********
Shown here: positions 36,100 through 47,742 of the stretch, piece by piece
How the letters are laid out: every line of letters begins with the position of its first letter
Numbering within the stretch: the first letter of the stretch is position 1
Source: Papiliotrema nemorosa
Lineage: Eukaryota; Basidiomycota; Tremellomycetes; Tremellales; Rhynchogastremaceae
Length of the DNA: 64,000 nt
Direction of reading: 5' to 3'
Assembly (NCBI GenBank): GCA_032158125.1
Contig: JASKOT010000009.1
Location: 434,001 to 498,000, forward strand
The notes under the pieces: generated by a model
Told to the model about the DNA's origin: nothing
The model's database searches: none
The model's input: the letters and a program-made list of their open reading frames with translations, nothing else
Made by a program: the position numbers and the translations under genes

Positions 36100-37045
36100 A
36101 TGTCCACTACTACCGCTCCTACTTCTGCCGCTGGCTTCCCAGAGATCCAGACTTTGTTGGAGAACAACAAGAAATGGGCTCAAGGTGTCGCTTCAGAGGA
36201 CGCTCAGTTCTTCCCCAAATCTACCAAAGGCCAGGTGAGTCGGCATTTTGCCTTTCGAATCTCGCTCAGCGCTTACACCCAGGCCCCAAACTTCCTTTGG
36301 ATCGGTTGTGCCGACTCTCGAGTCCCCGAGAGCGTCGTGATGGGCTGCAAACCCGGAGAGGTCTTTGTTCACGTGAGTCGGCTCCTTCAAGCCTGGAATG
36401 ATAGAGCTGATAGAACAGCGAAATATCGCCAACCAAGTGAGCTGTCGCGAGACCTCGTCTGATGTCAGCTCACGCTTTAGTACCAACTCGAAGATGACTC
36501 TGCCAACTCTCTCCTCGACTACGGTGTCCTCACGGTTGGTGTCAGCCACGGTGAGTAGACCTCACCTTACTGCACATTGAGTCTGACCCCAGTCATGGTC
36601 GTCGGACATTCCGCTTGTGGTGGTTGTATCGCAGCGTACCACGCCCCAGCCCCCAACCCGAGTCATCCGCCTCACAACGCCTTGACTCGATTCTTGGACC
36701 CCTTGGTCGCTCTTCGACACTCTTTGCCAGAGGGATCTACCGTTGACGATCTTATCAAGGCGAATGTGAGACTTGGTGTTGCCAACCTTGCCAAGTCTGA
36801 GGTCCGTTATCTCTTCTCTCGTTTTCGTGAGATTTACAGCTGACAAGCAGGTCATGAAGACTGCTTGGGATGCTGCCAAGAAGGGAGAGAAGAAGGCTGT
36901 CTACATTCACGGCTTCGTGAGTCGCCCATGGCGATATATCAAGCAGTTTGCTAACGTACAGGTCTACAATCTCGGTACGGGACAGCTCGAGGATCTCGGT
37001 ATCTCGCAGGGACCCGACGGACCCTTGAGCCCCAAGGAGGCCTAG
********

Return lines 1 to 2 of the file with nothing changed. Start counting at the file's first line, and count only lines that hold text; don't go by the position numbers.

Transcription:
Shown here: positions 36,100 through 47,742 of the stretch, piece by piece
How the letters are laid out: every line of letters begins with the position of its first letter